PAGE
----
JL Hoffmann was the first to describe so-called color hearing. Behind him are well-known synesthetics: Goethe, A. de Musset, Baudelaire, Grillparzer, Morike, Heine, Th. Gautier, JK Huysmans, Rimbaud, Maupassant, L. Ganghofer and Kandinsky. Even some great musicians have associated some tones and melodies with color feelings. Among them are the famous Bach, who associated some tones with yellow and orange, Beethoven with black, Haydn with blue, Mozart with light blue, Schubert with purple, Liszt with purple, Wagner with juicy green, and Chopin with light green. Rimsky-Korsakov connected C, D, A, F, and F major with white, yellow, pink, green, and gray-green. Scriabin associated these same Duras with red, yellow, green, pink, and light blue. Listening to the sound of the flute, Kandinsky felt light blue, dark blue at the forehead, green at the violin, red at the fanfares, cinnabar at the drums, orange at the bells, and purple at the sound of the horn. Wellek also found more characteristic, definite, and complex associations in specific individuals. (Adlešič, 155 –164)
COLOR AND SOUND
Sound is energy, and energy has colors. If a person can listen to music, he can hear or see its colors. In 1997, Marjan Kneževič and Franci Rihter conceived an entirely new music theory closely related to colors. They developed a whole new musical scale and a new color-based notation system. “I listen to music with my eyes closed. Many years ago, I found that music has color. But it took me ten, fifteen years to put this down on paper. Each tone has its value, depth, volume, and color. I proceeded from this in formulating an entirely new music theory, such as is not known in the world, “said Marjan Kneževič in 1997. The musical notation conceived by Kneževič and Rihter has eight lines, and each line has its color.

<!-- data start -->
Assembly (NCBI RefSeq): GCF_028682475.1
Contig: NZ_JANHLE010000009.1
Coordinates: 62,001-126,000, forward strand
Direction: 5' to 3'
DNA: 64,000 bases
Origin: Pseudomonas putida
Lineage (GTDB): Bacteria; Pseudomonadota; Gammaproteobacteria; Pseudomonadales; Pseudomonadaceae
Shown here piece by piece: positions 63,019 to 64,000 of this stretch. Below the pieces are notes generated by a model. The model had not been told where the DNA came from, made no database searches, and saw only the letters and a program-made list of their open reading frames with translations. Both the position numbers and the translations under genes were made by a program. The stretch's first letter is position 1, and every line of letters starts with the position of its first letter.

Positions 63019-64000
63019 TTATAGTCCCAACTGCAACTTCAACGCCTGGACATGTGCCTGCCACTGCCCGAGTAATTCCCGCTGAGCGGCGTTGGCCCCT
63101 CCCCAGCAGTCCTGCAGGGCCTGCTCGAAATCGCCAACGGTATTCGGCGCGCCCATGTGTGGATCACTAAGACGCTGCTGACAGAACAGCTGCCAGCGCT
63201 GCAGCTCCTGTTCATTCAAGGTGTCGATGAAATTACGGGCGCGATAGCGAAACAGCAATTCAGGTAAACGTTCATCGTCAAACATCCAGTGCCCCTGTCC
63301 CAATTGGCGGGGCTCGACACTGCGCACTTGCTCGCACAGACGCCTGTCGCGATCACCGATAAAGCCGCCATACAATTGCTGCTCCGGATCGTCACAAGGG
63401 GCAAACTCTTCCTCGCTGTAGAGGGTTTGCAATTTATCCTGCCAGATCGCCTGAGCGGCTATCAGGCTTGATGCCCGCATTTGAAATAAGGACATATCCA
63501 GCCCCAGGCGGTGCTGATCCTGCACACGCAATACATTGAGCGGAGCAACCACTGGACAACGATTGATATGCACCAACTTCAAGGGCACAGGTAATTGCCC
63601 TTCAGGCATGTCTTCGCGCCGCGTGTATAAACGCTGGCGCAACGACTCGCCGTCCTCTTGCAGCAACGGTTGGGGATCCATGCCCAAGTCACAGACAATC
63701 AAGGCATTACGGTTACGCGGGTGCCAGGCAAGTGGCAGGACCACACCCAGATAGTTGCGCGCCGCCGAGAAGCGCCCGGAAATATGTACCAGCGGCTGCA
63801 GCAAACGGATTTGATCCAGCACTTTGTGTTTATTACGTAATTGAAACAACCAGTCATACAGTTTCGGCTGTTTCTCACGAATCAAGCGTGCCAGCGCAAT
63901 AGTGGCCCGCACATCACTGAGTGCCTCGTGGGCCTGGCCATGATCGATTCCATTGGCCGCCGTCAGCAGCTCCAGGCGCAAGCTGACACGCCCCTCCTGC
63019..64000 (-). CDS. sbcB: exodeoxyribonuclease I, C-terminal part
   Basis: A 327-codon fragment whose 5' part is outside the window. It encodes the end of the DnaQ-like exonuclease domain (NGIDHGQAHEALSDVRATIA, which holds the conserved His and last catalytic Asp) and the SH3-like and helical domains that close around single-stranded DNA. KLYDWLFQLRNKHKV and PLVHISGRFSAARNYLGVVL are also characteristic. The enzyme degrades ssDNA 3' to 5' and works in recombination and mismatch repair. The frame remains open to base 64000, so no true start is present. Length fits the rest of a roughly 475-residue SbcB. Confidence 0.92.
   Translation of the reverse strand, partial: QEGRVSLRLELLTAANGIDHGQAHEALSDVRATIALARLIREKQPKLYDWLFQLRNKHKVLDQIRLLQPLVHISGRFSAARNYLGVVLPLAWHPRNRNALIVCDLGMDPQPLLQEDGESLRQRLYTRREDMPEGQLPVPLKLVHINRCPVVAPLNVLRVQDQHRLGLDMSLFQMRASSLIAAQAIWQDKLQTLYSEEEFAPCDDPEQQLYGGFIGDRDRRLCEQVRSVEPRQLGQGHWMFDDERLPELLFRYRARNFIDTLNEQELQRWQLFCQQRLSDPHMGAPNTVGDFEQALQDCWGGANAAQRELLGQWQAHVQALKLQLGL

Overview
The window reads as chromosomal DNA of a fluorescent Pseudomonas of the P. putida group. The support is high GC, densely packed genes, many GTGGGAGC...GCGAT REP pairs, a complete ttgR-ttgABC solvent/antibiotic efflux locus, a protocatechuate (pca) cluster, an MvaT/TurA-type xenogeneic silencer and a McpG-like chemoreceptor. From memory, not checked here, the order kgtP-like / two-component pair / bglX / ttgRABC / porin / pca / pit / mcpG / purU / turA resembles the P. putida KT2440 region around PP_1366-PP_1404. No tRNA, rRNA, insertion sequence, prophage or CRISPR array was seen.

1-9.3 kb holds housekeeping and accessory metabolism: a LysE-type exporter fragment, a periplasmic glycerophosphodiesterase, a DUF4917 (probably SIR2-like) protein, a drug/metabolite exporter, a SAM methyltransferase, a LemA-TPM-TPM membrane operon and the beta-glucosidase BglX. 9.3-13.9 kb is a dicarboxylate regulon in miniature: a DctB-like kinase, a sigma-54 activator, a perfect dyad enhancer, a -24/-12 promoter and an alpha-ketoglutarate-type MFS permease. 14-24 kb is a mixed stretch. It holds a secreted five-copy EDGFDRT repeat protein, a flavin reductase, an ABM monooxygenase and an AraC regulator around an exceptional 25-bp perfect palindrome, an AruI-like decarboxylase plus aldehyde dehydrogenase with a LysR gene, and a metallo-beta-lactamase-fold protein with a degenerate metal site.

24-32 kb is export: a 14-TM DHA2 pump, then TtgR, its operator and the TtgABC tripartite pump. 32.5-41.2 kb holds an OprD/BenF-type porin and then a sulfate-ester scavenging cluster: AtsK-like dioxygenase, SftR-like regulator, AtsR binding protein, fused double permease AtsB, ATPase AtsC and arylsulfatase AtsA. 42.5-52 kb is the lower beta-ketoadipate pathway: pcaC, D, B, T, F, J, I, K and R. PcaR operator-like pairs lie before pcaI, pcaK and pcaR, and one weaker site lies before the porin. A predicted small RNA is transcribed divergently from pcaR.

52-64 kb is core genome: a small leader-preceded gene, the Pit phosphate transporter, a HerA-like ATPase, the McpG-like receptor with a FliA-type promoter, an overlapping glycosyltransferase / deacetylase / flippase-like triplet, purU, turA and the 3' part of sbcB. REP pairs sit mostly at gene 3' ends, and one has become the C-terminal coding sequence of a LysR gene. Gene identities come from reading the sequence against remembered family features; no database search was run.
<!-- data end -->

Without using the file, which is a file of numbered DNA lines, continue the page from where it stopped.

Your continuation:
Kneževič emphasizes: “Everyone can see music if they have the desire. It is only necessary to change the mindset because thought is also energy. If you think positively and want to accept, you will see. But if you have obstacles in you, you will never see.” Each tone has its color and character. The tone Do is green, the tone Re is red, the tone Mi is green, Fa is indigo blue, So is red, La is yellow, and Si is red.
Seven years later, Kneževič presents a new music theory and explains: “Such music, which carries the energy of sound and light, creates a special information structure or form with its movement. I have developed and am still developing the ability to see music in order to contribute to a deeper understanding and perception of the musical message.” (Kokot, 10)
There are many connections between the perception of colors and tones. However, we feel the colors entirely differently than the tones and sounds. The similar physiological and physical formation of tones and colors cause us to perceive different wavelengths or frequencies in the field of hearing different heights and in the field of vision differently colored. Sounds and colors are shown to people differently because pure tones are rare in nature, just like pure and single-color colors. (Adlešič, 155 –164)
ART THEORY AND MUSIC THEORY COMPARISON
In the professional article Music as a Source of Artistic Creation (the relationship between musical and visual language), Črtomir Frelih explains the connection between music and fine arts. He says that we find many expressions from the world of sounds and colors in an everyday speech, which we borrow from each other to describe the neighboring language area’s contents, conditions, and characteristics in a more professional way. Expressions that speak of the connection between sound and art: screaming colors, color harmony, harmonious colors, silent colors, light tones, composition, voice color …
Frelih hypothesizes that musical and visual language are two different languages with specific laws. He says direct translation is not productive. The translation is possible based on analogies and equality of human response to external stimuli (sharpness/softness, aggression/harmony, cold/heat…) (Frelih, 10 –16)
If we briefly restore the essence of art theory, we can list the essential art elements. Butina calls them the basic categories of artistic thinking: shape, point, line, value, and color. From the point of view of art theory, these concepts are primarily expressive and formative means. For these artistic means of expression to work, art practice must unite all these components into a whole, which we call composition. (Thigh, 28)